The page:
I haven’t been playing the violin or blogging for quite some time now. This is because I’ve been struggling with wrist tendonitis on my left hand for about 3 months now. It makes me very sad, but I’m obligated to take a break. If I don’t rest I won’t heal.
Before I got my tendonitis I was practicing a lot, especially focusing on shifting and intonation. To improve, I was repeating the same hand/wrist movements a lot and this caused a lot of tension and pain. But since I like playing the violin so much, I didn’t care and I just kept playing my violin… I didn’t feel the pain so much while I was playing but the moment I put down my instrument I used to have a burning pain in my left wrist. I kept going like that for several weeks until I finally understood it wasn’t going to get better by just playing through it. In the end I couldn’t even do simple daily activities without pain. It was just hurting all the time. I did a lot of damage to my tendons and so it’s taking a lot of time to heal.
Recovering from violin related wrist tendonitis
At first I was using a topical NSAID gel to rub on my wrist. It did help with the pain, but after about 3 weeks I started to feel very dizzy as a side-effect. So I stopped with the gel and I noticed that my wrist hadn’t improved at all. The pain was back. So it was no real solution for me. Because of feeling less pain, I kept using my wrist too much instead of giving it time to heal. So I’ve been reading a lot about other treatments. I’ve tried lots of things and here’s what I found to be most useful. I am not saying this is the best treatment, I’m just sharing what felt good for me and helped me recover. I hope some of the ideas might help other violinists who are suffering from wrist tendonitis as well.
Release tight muscles
I learned the real problem is probably not with the tendon itself but with tight muscles in the belly of the forearm. When those muscles are tight, they constantly put stress on the tendons. So by relaxing those muscles, the tendons can relax and heal too.
Gary Crowley, a chronic joint pain specialist, talks about how to do that in this video.
The first time I did this, it felt very weird and I didn’t know so well how to do it. But now I do this daily and it feels great. I think releasing the tension from my muscles is what helping me most to get better. More info on this method can be found on his website.
This is also something that feels very good to get rid of wrist tendonitis pain. Because of the cold, the inflammation disappears. Joshua Tucker, a tendonitis expert, explains how to do this ice dipping. Basically you need a bucket of as cold as possible water. Dip your wrist and forearm in the ice cold water for 5 to 10 seconds. After 10 to 15 minutes do this again. Repeat over and over for the duration of 2 hours. This feels amazing. It’s as if your blood starts to stream a whole lot faster. It’s a very relieving sensation!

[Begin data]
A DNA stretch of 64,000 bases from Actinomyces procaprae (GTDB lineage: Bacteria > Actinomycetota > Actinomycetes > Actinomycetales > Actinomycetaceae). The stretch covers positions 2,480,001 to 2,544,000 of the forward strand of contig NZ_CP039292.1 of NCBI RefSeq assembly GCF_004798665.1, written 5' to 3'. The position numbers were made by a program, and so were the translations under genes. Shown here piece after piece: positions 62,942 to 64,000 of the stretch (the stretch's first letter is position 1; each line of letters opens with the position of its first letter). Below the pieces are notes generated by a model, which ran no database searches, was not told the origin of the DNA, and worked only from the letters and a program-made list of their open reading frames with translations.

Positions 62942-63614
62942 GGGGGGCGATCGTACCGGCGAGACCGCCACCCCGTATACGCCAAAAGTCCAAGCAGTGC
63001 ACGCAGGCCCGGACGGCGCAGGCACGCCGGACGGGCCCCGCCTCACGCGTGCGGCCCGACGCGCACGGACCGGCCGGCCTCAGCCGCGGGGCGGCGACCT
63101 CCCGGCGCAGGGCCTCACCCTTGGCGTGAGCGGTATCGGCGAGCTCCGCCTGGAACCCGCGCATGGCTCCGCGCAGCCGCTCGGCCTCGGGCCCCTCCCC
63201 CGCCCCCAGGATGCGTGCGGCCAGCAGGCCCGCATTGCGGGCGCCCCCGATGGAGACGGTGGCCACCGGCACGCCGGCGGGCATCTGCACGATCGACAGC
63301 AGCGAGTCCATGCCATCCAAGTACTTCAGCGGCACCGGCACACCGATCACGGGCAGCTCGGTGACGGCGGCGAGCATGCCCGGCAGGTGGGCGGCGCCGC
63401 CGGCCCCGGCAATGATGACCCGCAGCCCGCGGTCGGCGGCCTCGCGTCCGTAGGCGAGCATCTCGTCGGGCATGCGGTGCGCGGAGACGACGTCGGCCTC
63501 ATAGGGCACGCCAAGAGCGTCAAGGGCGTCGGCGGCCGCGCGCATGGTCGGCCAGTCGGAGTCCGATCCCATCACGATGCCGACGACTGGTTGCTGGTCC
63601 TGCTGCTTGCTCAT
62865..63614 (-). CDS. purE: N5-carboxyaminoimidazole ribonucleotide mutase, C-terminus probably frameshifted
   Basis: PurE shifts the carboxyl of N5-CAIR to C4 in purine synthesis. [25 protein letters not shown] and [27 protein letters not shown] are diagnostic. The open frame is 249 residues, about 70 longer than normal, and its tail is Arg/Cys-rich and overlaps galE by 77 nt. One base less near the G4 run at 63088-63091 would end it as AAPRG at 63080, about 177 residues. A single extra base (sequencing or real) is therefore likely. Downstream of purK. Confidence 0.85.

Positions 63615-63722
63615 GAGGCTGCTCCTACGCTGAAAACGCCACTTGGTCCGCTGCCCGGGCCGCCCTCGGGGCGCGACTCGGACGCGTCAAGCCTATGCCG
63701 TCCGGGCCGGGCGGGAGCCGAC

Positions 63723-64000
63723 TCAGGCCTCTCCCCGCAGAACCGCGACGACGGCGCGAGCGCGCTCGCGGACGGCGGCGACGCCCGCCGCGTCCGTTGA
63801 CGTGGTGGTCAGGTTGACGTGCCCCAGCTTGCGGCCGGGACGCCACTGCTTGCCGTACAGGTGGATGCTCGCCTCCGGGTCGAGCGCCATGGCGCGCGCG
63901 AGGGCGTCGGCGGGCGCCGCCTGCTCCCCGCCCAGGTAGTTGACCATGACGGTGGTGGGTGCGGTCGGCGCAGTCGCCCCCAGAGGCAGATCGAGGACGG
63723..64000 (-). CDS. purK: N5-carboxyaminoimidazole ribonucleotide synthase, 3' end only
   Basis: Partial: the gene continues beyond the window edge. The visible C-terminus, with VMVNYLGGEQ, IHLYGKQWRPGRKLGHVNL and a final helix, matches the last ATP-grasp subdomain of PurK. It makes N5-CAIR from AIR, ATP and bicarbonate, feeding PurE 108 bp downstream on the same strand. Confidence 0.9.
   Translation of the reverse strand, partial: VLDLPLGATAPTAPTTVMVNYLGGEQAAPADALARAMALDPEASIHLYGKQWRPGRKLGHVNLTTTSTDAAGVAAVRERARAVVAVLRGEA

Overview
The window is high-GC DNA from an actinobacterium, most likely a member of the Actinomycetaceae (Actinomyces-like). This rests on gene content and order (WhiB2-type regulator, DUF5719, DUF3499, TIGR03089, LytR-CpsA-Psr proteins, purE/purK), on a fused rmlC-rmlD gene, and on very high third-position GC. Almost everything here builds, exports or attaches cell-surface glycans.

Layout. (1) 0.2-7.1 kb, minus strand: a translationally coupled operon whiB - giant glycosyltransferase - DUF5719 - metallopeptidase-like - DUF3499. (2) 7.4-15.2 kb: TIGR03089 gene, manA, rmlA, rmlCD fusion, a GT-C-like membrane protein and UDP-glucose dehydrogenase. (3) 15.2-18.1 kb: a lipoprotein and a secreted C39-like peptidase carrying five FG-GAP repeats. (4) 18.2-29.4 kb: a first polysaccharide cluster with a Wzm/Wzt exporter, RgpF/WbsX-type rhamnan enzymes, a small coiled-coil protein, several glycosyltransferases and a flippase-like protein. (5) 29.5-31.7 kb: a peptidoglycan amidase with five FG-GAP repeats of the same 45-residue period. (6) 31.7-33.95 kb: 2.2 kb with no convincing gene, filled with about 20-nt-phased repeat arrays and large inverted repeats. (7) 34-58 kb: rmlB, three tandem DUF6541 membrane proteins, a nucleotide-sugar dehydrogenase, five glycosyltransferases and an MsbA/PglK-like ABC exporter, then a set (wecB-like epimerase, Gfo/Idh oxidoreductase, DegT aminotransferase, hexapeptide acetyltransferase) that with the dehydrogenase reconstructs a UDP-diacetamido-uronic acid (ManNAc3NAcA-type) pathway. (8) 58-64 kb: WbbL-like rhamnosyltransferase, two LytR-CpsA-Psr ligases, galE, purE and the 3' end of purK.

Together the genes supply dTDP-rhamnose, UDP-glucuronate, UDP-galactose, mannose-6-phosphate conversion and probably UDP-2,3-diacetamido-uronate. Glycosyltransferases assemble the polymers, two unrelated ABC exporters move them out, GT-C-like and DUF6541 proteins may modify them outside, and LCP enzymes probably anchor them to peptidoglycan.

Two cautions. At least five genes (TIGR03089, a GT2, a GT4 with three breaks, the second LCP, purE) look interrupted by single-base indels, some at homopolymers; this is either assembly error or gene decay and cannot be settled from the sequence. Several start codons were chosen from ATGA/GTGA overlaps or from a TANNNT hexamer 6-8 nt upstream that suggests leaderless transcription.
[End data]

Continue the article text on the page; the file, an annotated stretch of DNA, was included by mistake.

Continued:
An inflammation causes your body to use up more vitamins to heal. It’s especially useful to take a supplement of Vitamin B6. Some other recommendation are magnesium, potassium, bromelain and lots more. I don’t think it’s a good idea to start taking a whole lot of supplements, but I do understand that eating healthy is very important, so that our bodies get enough fuel to get better.
I’m applying aloe vera gel twice a day on my wrist. It helps with the pain and it also has an anti-inflammatory effect and stimulates repair. It seems to be a natural remedy with nothing but advantages. I have aloe vera in my garden so that makes it even easier. I can use fresh leaves.
At first I used a wrist brace at night and during the day, to let my wrist rest and recover. But now I only use it to sleep. If used during the day it helps to keep going longer without feeling the pain. So I would then be worsening my symptoms. But during the night it helps to wear a brace because it makes sure that I don’t sleep in a position where my wrist is under a lot of tension.
Doctor Jaspal Ricky Singh posted some great rehabiliation exercises for wrist tendonitis on his website. Compared to some other stretches and exercises I found, I like these better because he explains to do them slowly and gently. This feels healthier for me than some other exercises I did. I feel that my arm and wrist are gradually getting stronger and healthier.
Other experiences with violin tendonitis
Sadly, many violinists suffer from wrist tendonitis. Here you can read some of their stories:
Lessons for the future
I feel much better now, but I’m still going to give my body some more time to get stronger before I start playing the violin again. I’m just too afraid to start again and feel the pain get worse. So when I feel ready to start again, I will have to take it slowly and I will have to gradually increase my practice time. I’ll also have to listen more to my body. And I will experiment to find a good warming-up schedule before my violin practice. That will help prevent future injuries.